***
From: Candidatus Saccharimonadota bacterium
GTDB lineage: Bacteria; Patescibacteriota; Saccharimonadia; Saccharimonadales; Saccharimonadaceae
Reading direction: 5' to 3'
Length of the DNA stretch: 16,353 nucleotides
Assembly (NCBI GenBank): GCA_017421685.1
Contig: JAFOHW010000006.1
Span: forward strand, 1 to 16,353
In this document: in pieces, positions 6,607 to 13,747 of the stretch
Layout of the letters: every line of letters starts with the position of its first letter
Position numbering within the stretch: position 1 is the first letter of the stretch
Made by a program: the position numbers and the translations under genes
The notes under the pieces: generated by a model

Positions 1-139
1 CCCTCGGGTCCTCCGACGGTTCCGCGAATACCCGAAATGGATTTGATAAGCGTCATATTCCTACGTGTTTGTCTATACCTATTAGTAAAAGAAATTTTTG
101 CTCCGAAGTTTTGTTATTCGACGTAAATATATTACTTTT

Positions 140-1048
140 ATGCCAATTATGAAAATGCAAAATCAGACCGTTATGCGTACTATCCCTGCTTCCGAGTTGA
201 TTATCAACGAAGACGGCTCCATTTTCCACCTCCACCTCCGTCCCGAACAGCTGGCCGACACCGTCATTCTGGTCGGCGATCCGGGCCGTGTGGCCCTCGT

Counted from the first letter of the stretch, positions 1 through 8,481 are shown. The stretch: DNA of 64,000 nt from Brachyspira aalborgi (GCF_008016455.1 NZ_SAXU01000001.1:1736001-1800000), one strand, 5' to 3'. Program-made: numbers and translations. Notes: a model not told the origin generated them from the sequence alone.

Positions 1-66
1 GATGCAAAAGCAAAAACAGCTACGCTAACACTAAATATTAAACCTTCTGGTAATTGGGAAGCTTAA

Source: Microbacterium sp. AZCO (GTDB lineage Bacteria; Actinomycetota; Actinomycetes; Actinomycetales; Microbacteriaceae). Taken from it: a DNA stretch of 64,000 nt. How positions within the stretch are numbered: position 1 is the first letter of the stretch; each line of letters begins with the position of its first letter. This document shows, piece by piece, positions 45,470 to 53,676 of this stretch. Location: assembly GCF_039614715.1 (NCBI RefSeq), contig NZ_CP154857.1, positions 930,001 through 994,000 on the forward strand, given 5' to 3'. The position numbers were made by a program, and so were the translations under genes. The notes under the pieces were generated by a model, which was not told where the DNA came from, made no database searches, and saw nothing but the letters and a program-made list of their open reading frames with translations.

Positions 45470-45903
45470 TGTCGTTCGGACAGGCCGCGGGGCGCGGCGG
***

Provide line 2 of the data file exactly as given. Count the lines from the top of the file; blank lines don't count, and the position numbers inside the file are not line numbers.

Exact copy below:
GTDB lineage: Bacteria; Patescibacteriota; Saccharimonadia; Saccharimonadales; Saccharimonadaceae